We have had some truly great characters serve in the Bermuda Police Service, and we have to include Franklyn “Frank” DeLano DeAllie, in that illustrious group.
Born in Granada just after the Second World War in January 1944, Frank and his family emigrated to London, England, when he was 13 years old. A few years later Frank became a founding member of the highly popular British soul band, “Hot Chocolate”. He also met the love of his life, Winifred Ann Wainwright in London where she was training to be a nurse.
Leaving behind his musical career, Frank applied for and was accepted into the Bermuda Police, arriving here in 1972.
He was one of 16 young recruits who attended Police Basic Training Course #15 March – July 1972 along with recruits from the Caribbean, the UK, and Bermuda.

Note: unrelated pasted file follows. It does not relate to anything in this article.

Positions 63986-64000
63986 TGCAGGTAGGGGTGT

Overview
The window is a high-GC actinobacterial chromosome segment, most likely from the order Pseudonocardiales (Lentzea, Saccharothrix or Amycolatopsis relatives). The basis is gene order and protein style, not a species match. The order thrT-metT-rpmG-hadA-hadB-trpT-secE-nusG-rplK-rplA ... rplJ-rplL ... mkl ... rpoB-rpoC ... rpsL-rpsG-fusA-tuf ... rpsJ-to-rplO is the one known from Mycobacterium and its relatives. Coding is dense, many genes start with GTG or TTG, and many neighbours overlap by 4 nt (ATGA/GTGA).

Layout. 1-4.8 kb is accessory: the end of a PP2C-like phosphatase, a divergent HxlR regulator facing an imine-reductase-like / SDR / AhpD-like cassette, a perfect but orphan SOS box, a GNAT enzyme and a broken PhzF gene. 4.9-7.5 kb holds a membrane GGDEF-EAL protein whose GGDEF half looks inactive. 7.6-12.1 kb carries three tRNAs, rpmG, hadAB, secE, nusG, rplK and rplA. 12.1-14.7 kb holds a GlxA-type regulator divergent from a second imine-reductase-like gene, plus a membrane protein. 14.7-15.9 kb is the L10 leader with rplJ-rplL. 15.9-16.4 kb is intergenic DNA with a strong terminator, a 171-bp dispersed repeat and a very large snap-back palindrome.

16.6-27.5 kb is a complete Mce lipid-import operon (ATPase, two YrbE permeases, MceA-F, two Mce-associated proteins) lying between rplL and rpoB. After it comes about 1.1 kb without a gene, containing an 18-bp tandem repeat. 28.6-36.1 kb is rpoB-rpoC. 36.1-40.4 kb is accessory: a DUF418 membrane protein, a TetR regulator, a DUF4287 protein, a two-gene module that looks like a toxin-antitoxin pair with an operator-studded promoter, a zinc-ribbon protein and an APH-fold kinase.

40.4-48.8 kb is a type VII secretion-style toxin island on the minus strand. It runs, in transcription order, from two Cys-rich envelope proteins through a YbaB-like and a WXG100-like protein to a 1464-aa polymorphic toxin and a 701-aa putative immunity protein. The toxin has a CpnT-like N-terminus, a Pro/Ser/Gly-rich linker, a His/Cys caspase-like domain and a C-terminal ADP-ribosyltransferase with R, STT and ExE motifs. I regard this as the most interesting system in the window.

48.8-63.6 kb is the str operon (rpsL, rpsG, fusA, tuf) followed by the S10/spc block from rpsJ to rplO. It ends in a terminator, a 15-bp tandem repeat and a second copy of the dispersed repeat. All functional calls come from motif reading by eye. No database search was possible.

Shortly after arriving in Bermuda he and Winifred were married and remained a devoted couple throughout their marriage.
Frank began his police career in uniform branch stationed in Central Division (Hamilton). Rumour had got around that Frank had been one of the original members of Hot Chocolate but few of us ever got to see him perform!
Editors note - I happen to be one of the exceptions because I recall as a young Sergeant on night duty having reason to visit Hamilton Police Station where I discovered Frank, along with another young P.C., Dale Thornton, entertaining the “troops” with a little jam session playing their guitars. This was during the very early hours of the morning at a time when Police Stations were nowhere near as hectic as they are today, and their performance was thoroughly enjoyable for all those present.